Ward Leonard Speed Control – It is combined armature and field control and is therefore, operationally the most efficient method of speed control with a wide range. The dc motor armature is fed from a variable voltage and adjustable polarity supply whose current rating must be somewhat higher than that of the motor. The field (shunt) of the motor is separately excited from an independent dc source (low current rating).
The variable voltage dc supply in older installations is obtained from a dc generator driven by a 3-phase squarrel-cage motor. The _field circuit of the generator is separately excited from a small rectifier unit or by an excitor coupled to an extension of the motor shaft. The complete arrangement is shown in the connection diagram of Fig. 7.62(a).
The connection of the potentiometer (Pot 1) makes it possible to easily reverse the generator excitation thereby reversing the voltage polarity for reversal of the direction of rotation of the motor. This type of speed control is known as Ward-Leonard speed control. Modern installations use SCR circuitry for variable-voltage dc supply drawing power from ac mains through a transformer. Though expensive, this arrangement is neat and relatively free from maintenance problems. It is also easily adopted to feedback schemes for automatic control of speed.
At the base speed nb the motor armature is fed at rated voltage and its field current is adjusted to the maximum value, i.e. the field is excited at rated voltage. Reducing the armature voltage provides a constant-torque speed control where the speed can be reduced below the base value, while the motor has full torque capability (as If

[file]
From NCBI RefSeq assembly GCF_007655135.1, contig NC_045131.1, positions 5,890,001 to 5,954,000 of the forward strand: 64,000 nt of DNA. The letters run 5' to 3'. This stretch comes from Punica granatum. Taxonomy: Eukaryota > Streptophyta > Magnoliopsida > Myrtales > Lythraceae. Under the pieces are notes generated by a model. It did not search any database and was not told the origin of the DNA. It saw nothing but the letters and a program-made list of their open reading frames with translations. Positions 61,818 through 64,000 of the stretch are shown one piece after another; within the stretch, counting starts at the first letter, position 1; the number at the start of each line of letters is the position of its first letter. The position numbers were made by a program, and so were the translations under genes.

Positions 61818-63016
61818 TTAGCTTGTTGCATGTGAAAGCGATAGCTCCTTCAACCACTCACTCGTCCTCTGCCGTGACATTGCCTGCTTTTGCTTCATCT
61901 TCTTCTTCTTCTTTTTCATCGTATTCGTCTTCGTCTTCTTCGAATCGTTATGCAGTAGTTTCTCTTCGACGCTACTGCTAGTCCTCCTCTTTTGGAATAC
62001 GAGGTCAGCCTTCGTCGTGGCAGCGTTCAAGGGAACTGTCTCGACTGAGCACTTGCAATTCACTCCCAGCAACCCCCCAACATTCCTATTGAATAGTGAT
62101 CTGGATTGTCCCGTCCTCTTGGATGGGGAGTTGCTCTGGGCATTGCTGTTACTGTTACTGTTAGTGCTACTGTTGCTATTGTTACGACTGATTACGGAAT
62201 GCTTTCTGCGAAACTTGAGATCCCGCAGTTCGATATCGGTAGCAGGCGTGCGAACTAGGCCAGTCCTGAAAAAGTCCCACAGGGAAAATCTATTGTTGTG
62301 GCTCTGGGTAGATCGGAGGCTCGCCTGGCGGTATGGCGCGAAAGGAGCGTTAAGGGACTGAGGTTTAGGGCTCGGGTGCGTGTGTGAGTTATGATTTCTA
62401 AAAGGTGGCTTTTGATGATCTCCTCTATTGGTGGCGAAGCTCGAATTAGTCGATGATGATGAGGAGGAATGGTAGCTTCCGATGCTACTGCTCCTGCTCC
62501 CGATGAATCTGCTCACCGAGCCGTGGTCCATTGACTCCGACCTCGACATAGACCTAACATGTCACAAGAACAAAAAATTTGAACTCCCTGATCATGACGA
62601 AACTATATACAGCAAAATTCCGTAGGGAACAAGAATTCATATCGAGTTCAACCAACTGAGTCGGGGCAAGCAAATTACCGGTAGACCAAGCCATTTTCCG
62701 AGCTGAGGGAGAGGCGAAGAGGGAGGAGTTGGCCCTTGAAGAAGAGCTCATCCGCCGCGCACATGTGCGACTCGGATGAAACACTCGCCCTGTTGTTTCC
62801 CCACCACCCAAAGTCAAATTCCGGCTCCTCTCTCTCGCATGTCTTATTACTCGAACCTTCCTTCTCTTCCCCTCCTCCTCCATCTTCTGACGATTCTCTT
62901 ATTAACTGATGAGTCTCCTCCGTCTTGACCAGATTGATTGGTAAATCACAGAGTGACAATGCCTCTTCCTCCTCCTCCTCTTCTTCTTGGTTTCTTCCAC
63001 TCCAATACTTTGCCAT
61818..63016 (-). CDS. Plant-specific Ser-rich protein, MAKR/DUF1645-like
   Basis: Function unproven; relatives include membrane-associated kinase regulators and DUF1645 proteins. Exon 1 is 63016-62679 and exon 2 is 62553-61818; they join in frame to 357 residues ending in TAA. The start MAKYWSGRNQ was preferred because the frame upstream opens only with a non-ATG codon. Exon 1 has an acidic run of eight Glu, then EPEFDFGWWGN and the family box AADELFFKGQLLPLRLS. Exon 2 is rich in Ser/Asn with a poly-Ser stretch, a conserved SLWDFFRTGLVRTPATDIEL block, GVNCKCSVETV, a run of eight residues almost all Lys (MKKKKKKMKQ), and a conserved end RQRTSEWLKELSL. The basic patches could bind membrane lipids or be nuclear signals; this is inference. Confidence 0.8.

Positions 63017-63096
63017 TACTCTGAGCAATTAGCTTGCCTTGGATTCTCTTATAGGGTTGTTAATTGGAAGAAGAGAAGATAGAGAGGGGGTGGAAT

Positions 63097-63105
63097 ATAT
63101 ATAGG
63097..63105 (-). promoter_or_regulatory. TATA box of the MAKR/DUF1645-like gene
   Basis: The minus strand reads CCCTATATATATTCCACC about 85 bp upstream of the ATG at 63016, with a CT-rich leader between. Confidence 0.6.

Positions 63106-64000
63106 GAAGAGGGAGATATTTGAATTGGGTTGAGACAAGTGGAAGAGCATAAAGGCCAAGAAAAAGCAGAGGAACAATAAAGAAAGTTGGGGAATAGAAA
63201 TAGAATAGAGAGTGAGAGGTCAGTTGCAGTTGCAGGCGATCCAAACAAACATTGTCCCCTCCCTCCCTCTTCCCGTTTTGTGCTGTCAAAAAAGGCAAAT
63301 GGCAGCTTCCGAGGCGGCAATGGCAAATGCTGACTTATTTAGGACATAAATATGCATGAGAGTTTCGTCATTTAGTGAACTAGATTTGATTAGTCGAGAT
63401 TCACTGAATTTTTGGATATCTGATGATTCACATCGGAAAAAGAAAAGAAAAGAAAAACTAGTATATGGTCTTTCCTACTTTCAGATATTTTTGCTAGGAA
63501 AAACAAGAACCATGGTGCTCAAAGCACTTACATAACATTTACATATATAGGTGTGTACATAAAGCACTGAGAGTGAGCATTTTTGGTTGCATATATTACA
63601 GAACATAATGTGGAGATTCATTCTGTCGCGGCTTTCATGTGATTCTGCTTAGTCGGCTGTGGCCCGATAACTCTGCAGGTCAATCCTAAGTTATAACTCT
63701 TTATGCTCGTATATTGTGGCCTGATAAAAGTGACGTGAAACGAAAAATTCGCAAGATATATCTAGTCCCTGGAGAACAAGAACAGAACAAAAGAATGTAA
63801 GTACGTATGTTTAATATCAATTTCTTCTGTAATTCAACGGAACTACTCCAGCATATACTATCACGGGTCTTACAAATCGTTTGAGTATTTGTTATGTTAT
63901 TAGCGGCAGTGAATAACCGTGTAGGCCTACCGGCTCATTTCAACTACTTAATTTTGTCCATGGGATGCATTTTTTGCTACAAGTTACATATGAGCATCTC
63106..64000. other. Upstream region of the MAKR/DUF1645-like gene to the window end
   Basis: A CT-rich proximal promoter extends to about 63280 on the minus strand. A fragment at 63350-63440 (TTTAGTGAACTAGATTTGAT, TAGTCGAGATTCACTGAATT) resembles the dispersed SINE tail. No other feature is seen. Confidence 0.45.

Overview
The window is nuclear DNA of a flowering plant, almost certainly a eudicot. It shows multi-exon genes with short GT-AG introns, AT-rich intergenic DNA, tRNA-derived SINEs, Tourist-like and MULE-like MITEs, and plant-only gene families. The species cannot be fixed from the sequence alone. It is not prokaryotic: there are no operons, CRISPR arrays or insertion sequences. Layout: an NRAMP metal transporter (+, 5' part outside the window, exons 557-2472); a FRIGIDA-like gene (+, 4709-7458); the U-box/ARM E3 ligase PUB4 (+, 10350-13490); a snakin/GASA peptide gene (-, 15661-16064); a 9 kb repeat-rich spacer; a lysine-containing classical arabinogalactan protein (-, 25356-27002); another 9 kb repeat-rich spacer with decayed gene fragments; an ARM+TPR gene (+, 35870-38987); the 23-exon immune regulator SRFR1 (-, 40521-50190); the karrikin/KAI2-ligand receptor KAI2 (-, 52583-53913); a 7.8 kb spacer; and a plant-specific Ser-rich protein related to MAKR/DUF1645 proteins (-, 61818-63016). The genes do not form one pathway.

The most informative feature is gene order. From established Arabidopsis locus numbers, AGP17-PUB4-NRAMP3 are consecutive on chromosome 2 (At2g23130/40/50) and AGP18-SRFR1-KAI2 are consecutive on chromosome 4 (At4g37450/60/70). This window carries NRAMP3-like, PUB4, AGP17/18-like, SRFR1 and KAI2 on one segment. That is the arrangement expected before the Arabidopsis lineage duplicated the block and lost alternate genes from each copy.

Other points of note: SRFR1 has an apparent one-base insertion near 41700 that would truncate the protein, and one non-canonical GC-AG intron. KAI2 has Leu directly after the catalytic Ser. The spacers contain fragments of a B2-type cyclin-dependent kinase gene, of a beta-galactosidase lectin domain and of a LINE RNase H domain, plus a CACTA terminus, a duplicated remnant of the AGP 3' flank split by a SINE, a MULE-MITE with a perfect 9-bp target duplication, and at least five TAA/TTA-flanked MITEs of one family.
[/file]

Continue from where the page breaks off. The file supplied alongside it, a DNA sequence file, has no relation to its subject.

= max and /a can have rated value). For obtaining speeds above nb, the field is gradually weakened. The motor torque therefore reduces as its speed increases which corresponds to constant-kW (or hp) drive. The kind of control over torque-speed characteristic achieved is illustrated in Fig. 7.62(b) where the nature of power-speed characteristic is also revealed.
Some of the attractive features of the Ward-Leonard system are listed below in addition to the advantages mentioned for armature control in general:
- The absence of an external resistance considerably improves the efficiency at all speeds. Another feature which enhances the efficiency is that when the generator emf becomes less than the back emf of the motor, electrical power flows back from motor to generator, is converted to mechanical form and is returned to the mains via the driving ac motor. The latter aspect makes it an ideal choice if frequent starting, stopping and reversals are required.
- No special starting gear is required. As the generator induced voltage is gradually raised from zero, the motor starts up smoothly.
Speed reversal is smoothly carried out.